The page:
A leading broker is asking channel lenders to look at standardizing their instructing documents for lawyers, a way of easing the headache for legal and mortgage professionals, alike, but also creating a competitive edge for the industry.
“Anytime that we, as brokers, have to intervene because there’s a question about what the lender is asking for in terms of documents creates extra work for us,” Dan Eisner, CEO for True North Mortgage, told MortgageBrokerNews.ca. “It definitely occupies a certain percentage of our time and it’s growing as lenders attach more conditions to their deals. I’d like to see that come off my plate, and broker channel lenders coming together to standardize their instruction documents would help do that.”
Ostensibly, that move would address concerns shared by brokers in all Canadian markets, from Toronto to Trois-Rivières. The problem is likely heightened for mortgage professionals working in small markets where real estate lawyers may be unfamiliar with the specific requirements of some monolines.
“I have had complaints from lawyers that the paperwork for monoline and non-bank lenders took more time,” said Mike Missere, a mortgage agent with Mortgage Intelligence in Thunder Bay, Ont. “There was one lawyer that threatened to charge the client more for having to do their mortgage documents because of it. I was able to stop that, but from my standpoint I have to field more queries from the lawyers about the legal paperwork when the lender’s not one of the chartered banks.”
Eisner isn’t himself hearing more complaints about broker channel lenders outside the Big Five, and the challenges Missere faces haven’t prevented him from sending the majority of his applications to monoline and other non-bank lenders. Still, a move by those lenders to standardize mortgage forms could strengthen their hand as they looks to protect market share.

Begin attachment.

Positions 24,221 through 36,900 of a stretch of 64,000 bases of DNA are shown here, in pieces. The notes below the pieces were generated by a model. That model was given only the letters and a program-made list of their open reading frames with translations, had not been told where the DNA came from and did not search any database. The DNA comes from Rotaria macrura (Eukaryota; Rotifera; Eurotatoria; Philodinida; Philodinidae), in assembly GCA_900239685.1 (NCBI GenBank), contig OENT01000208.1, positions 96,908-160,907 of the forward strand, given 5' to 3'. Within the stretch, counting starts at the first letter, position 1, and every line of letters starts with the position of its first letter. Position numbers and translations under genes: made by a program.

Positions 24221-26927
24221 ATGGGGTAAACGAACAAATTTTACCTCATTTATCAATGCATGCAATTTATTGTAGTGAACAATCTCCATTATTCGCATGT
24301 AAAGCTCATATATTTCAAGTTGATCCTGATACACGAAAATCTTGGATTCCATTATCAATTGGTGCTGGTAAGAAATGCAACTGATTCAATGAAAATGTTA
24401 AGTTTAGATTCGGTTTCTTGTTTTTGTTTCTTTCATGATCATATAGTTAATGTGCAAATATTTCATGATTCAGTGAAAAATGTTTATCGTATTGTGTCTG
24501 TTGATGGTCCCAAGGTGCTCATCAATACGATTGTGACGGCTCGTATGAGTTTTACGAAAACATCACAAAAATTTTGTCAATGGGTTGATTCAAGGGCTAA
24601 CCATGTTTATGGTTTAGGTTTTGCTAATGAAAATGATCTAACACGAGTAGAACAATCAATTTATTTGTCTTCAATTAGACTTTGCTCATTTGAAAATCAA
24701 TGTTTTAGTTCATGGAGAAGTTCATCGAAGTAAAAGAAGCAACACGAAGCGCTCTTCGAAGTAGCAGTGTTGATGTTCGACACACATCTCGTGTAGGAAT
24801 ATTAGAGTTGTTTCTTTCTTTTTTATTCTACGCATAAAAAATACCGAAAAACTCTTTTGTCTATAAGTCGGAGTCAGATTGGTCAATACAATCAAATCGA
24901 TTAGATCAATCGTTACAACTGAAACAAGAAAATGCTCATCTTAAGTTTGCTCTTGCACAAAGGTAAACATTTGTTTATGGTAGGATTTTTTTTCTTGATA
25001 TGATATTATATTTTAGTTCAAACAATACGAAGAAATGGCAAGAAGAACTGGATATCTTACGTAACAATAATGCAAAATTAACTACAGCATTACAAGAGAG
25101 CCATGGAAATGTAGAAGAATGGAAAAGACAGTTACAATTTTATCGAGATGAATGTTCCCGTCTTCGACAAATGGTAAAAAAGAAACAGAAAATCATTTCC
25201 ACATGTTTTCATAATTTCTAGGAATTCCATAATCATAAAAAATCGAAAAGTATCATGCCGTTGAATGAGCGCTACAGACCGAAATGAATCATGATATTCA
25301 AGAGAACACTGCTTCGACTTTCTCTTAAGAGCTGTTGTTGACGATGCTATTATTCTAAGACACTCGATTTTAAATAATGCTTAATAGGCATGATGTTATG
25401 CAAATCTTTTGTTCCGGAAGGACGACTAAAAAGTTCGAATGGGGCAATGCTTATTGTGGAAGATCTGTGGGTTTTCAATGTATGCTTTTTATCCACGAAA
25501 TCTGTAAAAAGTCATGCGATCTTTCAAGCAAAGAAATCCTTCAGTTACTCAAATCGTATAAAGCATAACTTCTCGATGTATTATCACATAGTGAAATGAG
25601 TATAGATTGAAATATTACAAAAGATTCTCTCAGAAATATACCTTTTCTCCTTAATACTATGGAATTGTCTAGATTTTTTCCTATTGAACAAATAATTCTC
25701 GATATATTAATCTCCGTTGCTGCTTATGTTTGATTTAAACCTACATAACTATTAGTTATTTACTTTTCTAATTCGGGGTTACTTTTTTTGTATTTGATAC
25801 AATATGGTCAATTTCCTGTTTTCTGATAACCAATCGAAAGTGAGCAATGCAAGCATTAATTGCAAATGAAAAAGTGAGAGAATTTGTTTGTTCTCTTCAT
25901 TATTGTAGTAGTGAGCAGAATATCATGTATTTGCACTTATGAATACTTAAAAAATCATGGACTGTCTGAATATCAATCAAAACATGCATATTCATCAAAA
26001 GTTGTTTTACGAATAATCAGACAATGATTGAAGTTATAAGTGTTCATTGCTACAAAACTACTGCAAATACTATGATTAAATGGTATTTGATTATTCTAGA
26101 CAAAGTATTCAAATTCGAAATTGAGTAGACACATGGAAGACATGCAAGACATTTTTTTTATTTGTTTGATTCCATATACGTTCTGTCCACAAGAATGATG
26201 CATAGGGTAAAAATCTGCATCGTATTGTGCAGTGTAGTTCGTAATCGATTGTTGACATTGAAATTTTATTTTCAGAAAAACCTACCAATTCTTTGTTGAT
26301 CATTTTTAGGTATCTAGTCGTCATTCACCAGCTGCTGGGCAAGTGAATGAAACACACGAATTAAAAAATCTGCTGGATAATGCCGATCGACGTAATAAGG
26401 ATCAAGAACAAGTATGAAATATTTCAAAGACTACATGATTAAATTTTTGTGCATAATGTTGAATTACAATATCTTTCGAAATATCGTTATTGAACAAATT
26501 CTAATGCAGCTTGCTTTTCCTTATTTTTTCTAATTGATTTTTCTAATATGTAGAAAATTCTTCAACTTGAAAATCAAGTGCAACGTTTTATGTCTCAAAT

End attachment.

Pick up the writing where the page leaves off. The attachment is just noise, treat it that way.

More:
It would also increase efficiency in processing broker channel mortgages, said a lawyer heading one of Calgary’s busiest real estate legal firms.
“I would love it if lenders would get together and take a listen to what the lawyers have been saying on a number of issues,” Jeff Kahane, of Kahane Law Office, told MortgageBrokerNews.ca. “Absolutely, if they could standardize document requirements, it would make life much easier. As it is now we are presented with different pay-down and payout terms, consent of spouse requirements that aren’t even required in Alberta, and conditions that aren’t even spelled out in the documents, but that we later find out are being asked for. If every lender had the same format, or even if a lender standardized the format for just its own mortgages, that would speed up things for the client and reduce the likelihood of things being missed.”
Any efficiency resulting for standardization might also lend brokers a helping hand as they content with increased competition from the banks, said Eisner